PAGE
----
Even if you don’t have color vision deficiency, you perceive colors differently from others. Therefore, it may be a little more than difficult to define what is objective and accurate when it comes to a color. In the way that pure white is the combination of various other colors — as Newton’s prism experiment proved — each one of us has a different color spectrum.

▲ The color spectrum seen by someone who doesn’t have color vision deficiency is significantly different from what those with red-green color vision deficiency see. Barring some minor differences in perception depending on the severity of the color vision deficiency, people with color vision deficiency only see tones that range from ochre to dull olive green when they see a spectrum of colors from red to green. Colors with low saturation will be perceived as gray with a tinge of ochre. The ability to enjoy the full spectrum of colors is a right that everyone deserves. Recognizing this, Samsung Display has been applying the color calibration function to its OLED displays since 2017 for people with color vision deficiency.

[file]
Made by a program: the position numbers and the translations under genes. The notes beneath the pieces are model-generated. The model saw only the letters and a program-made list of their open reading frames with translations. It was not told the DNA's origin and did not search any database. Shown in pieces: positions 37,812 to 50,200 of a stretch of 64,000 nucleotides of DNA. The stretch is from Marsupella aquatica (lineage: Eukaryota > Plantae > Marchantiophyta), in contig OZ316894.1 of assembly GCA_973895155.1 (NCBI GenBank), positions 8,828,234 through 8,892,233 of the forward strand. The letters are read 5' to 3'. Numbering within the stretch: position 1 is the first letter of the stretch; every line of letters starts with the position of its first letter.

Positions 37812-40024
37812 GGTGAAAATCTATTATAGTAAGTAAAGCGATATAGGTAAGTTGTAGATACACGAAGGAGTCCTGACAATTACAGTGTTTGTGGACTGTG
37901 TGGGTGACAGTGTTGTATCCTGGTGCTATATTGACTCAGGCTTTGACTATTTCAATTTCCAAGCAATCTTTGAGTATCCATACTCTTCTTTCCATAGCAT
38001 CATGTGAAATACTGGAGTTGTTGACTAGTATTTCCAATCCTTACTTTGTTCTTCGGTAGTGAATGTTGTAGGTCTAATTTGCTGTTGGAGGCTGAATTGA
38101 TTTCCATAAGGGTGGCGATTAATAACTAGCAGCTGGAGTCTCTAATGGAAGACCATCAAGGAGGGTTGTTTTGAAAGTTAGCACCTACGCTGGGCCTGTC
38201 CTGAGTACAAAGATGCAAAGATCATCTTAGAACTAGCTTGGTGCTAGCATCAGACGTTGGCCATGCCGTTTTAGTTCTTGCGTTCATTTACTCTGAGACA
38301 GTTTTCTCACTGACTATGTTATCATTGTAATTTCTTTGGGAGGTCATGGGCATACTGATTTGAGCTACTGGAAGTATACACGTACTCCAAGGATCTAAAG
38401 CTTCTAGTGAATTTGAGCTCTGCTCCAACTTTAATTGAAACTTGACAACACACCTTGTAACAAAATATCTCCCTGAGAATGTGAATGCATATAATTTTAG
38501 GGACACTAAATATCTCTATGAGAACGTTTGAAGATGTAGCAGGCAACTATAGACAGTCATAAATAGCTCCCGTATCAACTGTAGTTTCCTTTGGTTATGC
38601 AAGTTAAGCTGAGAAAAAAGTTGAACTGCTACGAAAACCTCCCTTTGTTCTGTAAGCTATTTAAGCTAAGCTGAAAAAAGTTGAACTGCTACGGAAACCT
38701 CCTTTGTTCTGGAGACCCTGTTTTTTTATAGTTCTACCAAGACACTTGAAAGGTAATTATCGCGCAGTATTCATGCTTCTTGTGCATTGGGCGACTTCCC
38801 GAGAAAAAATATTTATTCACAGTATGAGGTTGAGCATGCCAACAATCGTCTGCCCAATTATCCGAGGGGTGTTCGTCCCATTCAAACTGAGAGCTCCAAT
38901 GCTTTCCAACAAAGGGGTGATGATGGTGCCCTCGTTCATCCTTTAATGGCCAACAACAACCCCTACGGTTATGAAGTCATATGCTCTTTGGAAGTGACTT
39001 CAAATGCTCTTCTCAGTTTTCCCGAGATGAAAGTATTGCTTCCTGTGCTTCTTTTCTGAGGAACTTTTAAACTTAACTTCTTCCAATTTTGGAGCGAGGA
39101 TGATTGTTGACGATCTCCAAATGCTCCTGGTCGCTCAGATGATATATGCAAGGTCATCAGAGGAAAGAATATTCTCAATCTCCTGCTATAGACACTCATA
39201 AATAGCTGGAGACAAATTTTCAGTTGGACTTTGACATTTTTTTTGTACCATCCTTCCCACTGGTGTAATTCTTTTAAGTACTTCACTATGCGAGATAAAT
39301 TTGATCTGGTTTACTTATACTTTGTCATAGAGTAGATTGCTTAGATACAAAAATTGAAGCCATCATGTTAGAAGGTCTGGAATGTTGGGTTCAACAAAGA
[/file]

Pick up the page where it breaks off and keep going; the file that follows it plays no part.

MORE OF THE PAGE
Color Perception of Animals

Color perception varies from person to person, but what about our pets, such as dogs and cats? Do animals perceive colors as humans do? When it comes to the ability to see colors, humans perform better than animals.